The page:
So fairly quickly people realized they didn't need to talk about ANRs. I think this kind of thing happens fairly often in mathematics, especially when the definition of a concept maybe slightly misses the mark of what you're aiming for, or if it isn't quite as general as you really need. Terminology like this cycles in and out of mathematics fairly frequently.

You could frame this in terms of the long-term survivability of a mathematical concept -- math verbiage evolution. The flaw in ANRs is they did not anticipate that point-set foundations would become less of a focus of topology, that the field would move on and become more scaleable.

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Does "more scaleable" mean more axiomatic? But I don't know any nontrivial model category where all objects, or all (co)fibrant objects are ANRs. (One problem is that the cone over a non-compact space is non-metrizable.) So I don't see how any talk about ANRs (or even regular neighborhoods) could be made implicit by cofibrations. If your point is that using ANRs looks dated in some AT textbooks, it's a question of presentation. The essential feature of ANRs is, of course, that they include topological manifolds and are similar enough to them, but more easily manageable. –  Sergey Melikhov Mar 5 '13 at 3:17
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More scaleable meaning applicable in situations where you're not dealing with topological spaces -- applicable in a wider-variety of contexts. It isn't a question of being "dated" or not, it's a question of breadth of applicability. –  Ryan Budney Mar 5 '13 at 3:48
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Also, by "topology literature" and "early topology papers" you probably mean algebraic topology? Things like Freedman's proof of the topological 4D Poincare Conjecture, Quinn's proof of the Annulus Conjecture, and Edwards and Cannon's proof of Milnor's Double Suspension Conjecture are very much about ANRs. For the record, these include 2 Annals papers from 1979, and a 1986 Fields medal; a further 1975 Annals paper mentions "ANRs" in its title (it's the main ingredient of West's proof that ANRs have finite types). –  Sergey Melikhov Mar 5 '13 at 4:03
    
Breadth of applicability is very good; I'm all for model categories (and homotopy type theory). I just don't see what this all has to do with ANRs (and topological manifolds). As you explain, ANRs are not really needed to do homotopy theory; on the other hand, model categories haven't yet helped anyone to do ANRs (and hence topological manifolds), AFAIK. –  Sergey Melikhov Mar 5 '13 at 4:15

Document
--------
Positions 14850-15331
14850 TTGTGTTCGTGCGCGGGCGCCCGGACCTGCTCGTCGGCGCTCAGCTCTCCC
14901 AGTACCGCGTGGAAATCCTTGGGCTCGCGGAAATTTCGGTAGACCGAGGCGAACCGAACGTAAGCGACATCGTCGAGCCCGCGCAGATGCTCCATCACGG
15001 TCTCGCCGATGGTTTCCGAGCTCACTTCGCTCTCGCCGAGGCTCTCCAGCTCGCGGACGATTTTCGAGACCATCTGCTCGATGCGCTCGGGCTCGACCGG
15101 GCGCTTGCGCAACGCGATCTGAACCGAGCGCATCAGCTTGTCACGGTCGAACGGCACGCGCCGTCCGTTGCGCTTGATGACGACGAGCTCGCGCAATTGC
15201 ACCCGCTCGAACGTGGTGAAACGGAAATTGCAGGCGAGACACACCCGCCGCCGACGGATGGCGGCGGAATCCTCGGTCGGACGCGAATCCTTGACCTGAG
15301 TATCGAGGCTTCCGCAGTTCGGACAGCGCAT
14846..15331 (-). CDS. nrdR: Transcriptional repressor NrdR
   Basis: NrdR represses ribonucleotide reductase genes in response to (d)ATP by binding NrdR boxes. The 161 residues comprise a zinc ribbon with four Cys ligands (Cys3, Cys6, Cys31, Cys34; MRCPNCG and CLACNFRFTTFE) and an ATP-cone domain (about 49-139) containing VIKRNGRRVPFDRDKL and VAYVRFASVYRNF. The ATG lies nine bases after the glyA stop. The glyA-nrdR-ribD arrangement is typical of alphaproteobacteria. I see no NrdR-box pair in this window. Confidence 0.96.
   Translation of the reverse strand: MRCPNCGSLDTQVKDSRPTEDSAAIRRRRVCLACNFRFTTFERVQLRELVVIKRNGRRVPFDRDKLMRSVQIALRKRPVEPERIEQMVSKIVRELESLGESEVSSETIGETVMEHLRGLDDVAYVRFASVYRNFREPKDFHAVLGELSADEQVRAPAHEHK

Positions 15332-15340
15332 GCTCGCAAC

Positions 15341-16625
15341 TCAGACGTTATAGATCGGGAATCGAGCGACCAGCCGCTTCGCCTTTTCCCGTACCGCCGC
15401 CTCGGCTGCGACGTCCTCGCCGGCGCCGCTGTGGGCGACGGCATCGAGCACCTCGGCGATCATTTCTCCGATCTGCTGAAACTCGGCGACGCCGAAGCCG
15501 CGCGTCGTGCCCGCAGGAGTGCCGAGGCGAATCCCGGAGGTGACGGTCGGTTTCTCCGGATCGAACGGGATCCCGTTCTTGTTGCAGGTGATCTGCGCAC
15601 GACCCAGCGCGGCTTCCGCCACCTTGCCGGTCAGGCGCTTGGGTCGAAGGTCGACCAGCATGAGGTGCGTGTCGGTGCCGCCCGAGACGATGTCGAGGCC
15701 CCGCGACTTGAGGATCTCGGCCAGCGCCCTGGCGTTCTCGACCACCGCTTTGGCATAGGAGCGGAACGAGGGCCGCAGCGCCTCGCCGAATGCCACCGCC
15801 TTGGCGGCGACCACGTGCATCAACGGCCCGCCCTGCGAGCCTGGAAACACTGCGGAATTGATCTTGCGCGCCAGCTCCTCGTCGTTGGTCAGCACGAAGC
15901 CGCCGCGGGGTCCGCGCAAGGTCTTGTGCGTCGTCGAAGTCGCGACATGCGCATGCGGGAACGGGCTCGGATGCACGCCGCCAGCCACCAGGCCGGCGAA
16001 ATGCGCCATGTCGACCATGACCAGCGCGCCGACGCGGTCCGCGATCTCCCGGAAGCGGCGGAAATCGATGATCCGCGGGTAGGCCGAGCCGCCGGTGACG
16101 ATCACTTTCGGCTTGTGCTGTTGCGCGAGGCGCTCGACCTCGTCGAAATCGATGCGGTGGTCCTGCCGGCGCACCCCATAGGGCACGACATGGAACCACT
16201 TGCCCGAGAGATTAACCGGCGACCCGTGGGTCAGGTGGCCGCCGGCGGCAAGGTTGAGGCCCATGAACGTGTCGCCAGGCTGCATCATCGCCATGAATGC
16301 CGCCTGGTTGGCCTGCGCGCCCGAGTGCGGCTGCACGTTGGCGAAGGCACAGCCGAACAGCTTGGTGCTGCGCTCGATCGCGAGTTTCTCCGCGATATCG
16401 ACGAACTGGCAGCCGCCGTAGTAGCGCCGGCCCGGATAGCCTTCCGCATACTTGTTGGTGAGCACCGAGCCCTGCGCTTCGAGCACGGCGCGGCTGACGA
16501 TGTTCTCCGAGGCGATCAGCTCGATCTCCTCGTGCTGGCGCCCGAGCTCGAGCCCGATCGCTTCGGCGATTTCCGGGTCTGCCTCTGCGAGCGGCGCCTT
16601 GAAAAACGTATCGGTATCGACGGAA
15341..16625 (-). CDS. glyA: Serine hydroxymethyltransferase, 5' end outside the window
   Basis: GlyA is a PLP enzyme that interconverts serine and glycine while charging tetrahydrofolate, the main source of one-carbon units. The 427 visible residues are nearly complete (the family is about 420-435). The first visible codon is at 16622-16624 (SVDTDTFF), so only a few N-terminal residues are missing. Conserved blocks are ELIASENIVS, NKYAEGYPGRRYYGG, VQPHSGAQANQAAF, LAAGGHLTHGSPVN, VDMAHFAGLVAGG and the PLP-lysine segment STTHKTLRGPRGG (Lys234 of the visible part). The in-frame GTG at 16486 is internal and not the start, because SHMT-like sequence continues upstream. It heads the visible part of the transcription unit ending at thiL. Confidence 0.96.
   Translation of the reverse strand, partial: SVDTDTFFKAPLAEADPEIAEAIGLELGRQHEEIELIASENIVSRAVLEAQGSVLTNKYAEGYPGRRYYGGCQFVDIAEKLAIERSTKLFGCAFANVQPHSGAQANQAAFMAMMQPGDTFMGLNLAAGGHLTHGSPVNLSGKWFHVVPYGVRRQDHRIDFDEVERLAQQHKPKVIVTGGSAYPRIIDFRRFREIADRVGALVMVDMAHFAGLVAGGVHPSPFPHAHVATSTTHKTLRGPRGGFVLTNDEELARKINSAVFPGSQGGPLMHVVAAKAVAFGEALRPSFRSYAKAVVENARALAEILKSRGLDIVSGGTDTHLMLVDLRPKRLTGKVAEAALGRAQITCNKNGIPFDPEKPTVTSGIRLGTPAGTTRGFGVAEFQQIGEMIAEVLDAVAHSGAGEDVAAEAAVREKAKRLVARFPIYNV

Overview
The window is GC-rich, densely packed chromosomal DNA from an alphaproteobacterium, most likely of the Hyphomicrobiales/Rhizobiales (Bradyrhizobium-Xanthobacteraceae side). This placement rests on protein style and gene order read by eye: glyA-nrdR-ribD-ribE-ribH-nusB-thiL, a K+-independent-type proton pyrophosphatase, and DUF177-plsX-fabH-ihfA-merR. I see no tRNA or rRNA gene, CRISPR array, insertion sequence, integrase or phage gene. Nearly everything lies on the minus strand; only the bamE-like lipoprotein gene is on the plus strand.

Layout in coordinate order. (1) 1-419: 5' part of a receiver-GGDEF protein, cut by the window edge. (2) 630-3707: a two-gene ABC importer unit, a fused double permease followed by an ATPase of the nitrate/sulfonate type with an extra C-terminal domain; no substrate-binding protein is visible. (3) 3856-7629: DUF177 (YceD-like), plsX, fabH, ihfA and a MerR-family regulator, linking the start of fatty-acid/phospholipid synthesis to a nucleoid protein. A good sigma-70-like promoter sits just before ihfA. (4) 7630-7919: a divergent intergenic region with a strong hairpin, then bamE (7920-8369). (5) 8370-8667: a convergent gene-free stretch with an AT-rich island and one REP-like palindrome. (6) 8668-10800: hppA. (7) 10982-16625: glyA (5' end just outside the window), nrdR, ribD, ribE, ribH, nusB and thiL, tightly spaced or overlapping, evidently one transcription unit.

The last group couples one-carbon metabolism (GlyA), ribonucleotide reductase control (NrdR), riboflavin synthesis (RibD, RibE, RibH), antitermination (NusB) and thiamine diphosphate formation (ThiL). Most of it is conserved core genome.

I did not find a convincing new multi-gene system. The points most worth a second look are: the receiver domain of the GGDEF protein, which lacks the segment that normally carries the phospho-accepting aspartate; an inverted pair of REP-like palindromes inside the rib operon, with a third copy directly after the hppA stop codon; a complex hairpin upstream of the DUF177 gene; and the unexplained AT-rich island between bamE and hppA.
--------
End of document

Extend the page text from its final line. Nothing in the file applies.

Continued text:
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ANRs are (and have always been) irrelevant as long as homotopy-invariant properties of spaces homotopy equivalent to CW-complexes are concerned. But modern algebraic topologists do not seem to be really interested in (or anyway have real tools to deal with) more general spaces AFAIK. (Of course, "general nonsense" like simplicial model categories works for general spaces, but if you are using any invariants like homotopy groups or singular (co)homology theories to get substantinal results that do not mention those invariants, you'll probably need theorems such as Whitehead's - which means restricting to spaces homotopic to CW-complexes.)

Shape theory did go beyond spaces homotopic to CW-complexes. But being an ANR is not a shape-invariant property. It is an invariant of local shape (which Ferry, Quinn, Hughes and their collaborators do touch upon in their works) and indeed Quinn once wrote an expository paper on "Local algebraic topology". I don't think these "local" developments have ever been of interest for (mainstream) algebraic topology, but they have very good applications in geometric topology so are usually associated with the latter.

This area of geometric topology, where ANRs and topological manifolds natuarally belong, has been steadily falling out of fashion with younger generations (since the 80s I would say, not 60s), apparently because it's tough enough, but not nearly as attractive for an outsider as knots, say. That might as well be a problem of the generations rather than a "flaw" in ANRs.

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How about ANR homology manifolds?
See http://www.maths.ed.ac.uk/~aar/homology/tophom.pdf for an important article on the subject.

If I understand correctly, people expect (or know?) that these ANR homology manifold have transitive homeomorphism groups. The possible local models are indexed by the integers, and the value 0 corresponds to $\mathbb R^n$, i.e., to the notion of topological manifold.

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In this context, I think ANR acts as a placeholder niceness assumption. Yes, it is expected but not known that they are homogeneous. And, yes, one expects that their local homeomorphism type is determined by two integers, the dimension and Quinn invariant (in $1+8\mathbb Z$, 1 corresponds to $\mathbb R^n$). The substitute Bing-Borsuk conjecture is that homogeneous ANRs are built from these charts. You could take that as saying that general ANRs are not interesting. –  Ben Wieland Mar 5 '13 at 5:13